Recovery after laparoscopic surgery usually involves only one night in the hospital, and normal activity can be resumed after a few days at home. Because the abdominal muscles are not cut during laparoscopic surgery, patients have less pain and fewer complications than after "open" surgery, which requires a 5- to 8-inch incision across the abdomen.
If tests show the gall bladder has severe inflammation, infection, or scarring from other operations, the surgeon may perform open surgery to remove the gall bladder. In some cases, open surgery is planned; however, sometimes these problems are discovered during the laparoscopy and the surgeon must make a larger incision. Recovery from open surgery usually requires 3 to 5 days in the hospital and several weeks at home. Open surgery is necessary in about 5 percent of gallbladder operations.
The most common complication in gall bladder surgery is injury to the bile ducts. An injured common bile duct can leak bile and cause a painful and potentially dangerous infection. Mild injuries can sometimes be treated nonsurgically. Major injury, however, is more serious and requires additional surgery.
If gallstones are present in the bile ducts, the physician – usually a gastroenterologist – may use ERCP to locate and remove them before or during gall bladder surgery. Occasionally, a person who has had a cholecystectomy is diagnosed with a gallstone in the bile ducts weeks, months, or even years after the surgery. The ERCP procedure is usually successful in removing the stone in these cases.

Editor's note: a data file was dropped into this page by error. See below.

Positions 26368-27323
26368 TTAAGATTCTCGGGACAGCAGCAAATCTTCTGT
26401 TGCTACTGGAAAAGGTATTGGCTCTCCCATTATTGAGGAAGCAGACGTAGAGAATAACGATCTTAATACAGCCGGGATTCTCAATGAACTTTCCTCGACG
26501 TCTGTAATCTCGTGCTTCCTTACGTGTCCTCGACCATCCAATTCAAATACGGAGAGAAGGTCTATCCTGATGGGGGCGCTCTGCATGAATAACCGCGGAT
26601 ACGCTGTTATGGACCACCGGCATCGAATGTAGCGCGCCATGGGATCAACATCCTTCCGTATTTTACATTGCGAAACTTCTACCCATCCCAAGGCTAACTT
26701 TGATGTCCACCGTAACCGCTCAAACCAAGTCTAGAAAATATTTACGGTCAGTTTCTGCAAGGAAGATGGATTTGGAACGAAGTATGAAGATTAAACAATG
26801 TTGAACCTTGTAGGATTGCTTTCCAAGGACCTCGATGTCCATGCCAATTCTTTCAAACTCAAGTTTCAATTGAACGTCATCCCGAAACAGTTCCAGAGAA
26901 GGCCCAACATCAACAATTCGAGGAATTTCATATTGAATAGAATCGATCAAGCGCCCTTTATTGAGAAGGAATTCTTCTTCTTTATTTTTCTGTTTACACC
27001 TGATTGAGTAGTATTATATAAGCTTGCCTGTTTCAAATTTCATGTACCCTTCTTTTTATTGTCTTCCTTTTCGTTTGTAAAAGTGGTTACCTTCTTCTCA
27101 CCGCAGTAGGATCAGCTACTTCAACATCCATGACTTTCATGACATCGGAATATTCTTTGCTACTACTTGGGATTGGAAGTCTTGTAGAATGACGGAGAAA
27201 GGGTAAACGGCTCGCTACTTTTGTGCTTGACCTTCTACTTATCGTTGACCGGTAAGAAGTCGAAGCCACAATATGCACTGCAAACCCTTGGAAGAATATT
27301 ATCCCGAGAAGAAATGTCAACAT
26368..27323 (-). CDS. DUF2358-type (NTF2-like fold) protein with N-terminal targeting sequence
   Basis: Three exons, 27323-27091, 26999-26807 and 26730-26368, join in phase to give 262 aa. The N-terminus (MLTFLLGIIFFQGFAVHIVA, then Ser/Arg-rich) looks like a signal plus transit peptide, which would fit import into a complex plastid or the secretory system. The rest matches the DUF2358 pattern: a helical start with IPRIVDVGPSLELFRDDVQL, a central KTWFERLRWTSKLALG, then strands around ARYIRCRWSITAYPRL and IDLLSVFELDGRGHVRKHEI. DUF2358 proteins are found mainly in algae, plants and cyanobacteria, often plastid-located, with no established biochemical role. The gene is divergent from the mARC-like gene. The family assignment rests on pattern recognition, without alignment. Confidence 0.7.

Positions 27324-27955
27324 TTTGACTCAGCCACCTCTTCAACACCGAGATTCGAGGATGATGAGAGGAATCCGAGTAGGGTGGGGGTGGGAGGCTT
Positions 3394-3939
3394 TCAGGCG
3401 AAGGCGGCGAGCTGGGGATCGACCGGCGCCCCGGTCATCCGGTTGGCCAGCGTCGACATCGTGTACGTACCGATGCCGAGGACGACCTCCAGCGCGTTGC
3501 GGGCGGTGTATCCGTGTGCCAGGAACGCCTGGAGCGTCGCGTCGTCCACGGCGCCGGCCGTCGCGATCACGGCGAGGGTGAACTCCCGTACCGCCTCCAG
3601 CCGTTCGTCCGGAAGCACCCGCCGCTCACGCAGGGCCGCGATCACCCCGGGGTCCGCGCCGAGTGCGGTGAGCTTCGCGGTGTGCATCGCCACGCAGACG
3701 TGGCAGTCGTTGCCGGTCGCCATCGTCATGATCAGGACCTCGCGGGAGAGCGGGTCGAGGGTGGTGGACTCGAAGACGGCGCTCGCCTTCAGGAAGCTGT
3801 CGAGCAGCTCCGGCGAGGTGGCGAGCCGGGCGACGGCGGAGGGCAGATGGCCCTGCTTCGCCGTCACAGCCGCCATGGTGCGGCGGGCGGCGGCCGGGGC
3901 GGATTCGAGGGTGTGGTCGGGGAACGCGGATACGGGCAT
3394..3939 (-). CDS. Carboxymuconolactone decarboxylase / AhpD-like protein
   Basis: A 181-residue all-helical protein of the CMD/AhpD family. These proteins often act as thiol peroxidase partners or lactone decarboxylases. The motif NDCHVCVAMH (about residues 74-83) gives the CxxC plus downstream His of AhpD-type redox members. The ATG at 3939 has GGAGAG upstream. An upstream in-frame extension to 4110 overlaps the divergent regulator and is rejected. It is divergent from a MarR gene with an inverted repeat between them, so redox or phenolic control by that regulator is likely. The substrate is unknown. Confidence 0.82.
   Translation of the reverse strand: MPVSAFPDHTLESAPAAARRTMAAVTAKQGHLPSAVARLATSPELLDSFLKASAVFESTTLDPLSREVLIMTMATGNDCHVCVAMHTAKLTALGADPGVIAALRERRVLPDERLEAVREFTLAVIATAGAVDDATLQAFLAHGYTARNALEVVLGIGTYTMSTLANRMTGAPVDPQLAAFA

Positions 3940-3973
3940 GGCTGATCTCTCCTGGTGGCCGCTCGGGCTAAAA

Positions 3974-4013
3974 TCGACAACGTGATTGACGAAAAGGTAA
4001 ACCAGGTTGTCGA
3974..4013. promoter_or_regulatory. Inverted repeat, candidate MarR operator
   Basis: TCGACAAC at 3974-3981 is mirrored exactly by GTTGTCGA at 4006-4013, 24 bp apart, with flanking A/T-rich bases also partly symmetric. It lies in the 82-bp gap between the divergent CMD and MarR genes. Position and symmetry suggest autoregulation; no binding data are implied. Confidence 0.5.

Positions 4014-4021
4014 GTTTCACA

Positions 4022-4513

Nonsurgical approaches are used only in special situations – such as when a patient has a serious medical condition preventing surgery – and only for cholesterol stones. Stones commonly recur within 5 years in patients treated nonsurgically.
Drugs made from bile acid are used to dissolve gallstones. The drugs ursodiol (Actigall) and chenodiol (Chenix) work best for small cholesterol stones. Months or years of treatment may be necessary before all the stones dissolve. Both drugs may cause mild diarrhea, and chenodiol may temporarily raise levels of blood cholesterol and the liver enzyme transaminase.
This experimental procedure involves injecting a drug directly into the gallbladder to dissolve cholesterol stones. The drug – methyl tert-butyl ether – can dissolve some stones in 1 to 3 days, but it causes irritation and some complications have been reported. The procedure is being tested in symptomatic patients with small stones.